A report released last week shows the grim reality of America’s young black males and their educational attainment, and it calls for a White House summit to draw attention to the crisis and start finding solutions.
Just 12 percent of black male 4th graders nationally and 11 percent of those living in large central cities performed at or above proficient levels in reading on the 2009 National Assessment of Educational Progress, or NAEP, compared with 38 percent of white males in that grade nationwide, according to the report from the Council of the Great City Schools, a Washington-based coalition of the nation’s urban school districts.
Among 8th graders, only 12 percent of black males across the country and 10 percent living in large cities performed at or above proficient in mathematics, compared with 44 percent of white males in that grade nationwide.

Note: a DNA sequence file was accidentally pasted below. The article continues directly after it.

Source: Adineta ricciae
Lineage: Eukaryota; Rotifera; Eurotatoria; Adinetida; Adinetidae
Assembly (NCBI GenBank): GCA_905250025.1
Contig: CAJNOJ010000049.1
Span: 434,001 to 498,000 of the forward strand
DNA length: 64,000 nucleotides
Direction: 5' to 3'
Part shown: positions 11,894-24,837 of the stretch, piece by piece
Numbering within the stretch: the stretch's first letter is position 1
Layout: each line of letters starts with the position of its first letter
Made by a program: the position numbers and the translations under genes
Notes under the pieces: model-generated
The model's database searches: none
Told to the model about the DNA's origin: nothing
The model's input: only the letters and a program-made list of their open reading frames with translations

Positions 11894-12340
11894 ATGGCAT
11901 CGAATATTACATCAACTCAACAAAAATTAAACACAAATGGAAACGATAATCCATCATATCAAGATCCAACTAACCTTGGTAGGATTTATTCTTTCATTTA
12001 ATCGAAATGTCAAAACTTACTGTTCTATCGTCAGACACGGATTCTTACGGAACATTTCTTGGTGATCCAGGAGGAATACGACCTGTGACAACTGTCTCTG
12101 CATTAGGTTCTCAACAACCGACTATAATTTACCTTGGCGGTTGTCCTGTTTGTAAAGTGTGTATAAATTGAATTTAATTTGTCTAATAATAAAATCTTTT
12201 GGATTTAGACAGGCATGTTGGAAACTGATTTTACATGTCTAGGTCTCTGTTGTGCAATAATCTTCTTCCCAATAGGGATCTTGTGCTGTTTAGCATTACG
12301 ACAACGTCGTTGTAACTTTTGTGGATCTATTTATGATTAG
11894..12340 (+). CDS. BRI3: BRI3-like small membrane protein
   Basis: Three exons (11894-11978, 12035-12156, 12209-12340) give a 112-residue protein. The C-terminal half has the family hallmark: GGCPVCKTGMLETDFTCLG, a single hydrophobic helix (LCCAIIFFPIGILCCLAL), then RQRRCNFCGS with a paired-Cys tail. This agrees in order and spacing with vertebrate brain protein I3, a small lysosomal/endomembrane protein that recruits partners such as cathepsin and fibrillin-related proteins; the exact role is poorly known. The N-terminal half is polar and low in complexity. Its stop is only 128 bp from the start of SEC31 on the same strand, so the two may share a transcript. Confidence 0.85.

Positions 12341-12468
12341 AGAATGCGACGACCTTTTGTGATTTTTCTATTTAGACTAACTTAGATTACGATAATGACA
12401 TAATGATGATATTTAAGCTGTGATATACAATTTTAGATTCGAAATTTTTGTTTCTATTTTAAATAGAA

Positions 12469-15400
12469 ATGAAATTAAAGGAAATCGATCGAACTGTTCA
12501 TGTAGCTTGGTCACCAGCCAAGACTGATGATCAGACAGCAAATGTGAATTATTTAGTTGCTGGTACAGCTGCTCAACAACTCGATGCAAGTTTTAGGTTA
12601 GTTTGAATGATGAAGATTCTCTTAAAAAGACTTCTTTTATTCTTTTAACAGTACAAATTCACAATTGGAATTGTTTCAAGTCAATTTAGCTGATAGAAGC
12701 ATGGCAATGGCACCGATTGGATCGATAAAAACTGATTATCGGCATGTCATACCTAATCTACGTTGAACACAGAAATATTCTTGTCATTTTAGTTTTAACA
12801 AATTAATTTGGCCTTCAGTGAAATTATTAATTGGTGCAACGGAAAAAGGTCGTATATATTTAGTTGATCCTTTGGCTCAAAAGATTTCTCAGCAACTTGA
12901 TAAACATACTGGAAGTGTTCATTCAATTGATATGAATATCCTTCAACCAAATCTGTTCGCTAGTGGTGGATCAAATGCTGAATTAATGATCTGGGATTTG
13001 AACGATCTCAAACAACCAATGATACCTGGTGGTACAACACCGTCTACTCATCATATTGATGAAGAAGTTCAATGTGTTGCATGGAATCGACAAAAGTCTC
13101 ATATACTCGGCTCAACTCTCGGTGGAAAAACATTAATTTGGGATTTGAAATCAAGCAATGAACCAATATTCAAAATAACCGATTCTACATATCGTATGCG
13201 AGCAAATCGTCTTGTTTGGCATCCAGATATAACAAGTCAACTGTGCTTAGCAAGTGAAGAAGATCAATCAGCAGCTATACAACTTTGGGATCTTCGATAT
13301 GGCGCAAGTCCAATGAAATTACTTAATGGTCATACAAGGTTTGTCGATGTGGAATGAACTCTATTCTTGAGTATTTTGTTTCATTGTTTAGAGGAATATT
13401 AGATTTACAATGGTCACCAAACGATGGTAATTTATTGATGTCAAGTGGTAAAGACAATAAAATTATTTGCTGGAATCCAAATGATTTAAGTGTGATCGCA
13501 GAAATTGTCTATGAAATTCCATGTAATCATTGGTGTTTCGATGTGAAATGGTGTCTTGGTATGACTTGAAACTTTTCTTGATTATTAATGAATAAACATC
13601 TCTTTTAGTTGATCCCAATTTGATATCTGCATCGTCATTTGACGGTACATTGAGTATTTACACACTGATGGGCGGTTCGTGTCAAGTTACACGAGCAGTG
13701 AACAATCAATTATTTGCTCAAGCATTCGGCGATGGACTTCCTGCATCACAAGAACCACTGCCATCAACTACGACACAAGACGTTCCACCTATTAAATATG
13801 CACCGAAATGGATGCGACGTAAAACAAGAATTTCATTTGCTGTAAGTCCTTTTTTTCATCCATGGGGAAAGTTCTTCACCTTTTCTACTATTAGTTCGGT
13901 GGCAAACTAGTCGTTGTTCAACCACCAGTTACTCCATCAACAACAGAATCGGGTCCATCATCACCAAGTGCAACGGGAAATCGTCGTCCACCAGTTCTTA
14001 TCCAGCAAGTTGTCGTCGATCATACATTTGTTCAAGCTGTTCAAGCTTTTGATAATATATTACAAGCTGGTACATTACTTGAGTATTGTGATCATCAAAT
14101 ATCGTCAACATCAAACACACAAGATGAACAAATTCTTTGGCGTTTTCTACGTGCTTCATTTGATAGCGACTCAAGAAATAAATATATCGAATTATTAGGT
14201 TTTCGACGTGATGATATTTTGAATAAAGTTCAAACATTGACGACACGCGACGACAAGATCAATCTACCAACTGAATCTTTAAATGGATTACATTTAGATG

In fact, the report notes, urban black males without identified learning disabilities had reading and math scores, on average, that were lower than those of white males nationwide with identified learning disabilities.
The study also digs into some of the factors that contribute to the frequent lack of success that black male students show, including higher infant-mortality rates, more limited health-care access, and a lower rate of participation in early-childhood-education programs. School-age black males are also more likely to be suspended, be held back a grade, and drop out of school than their white peers.
A version of this article appeared in the November 17, 2010 edition of Education Week as Black Males Found to Trail in Achievement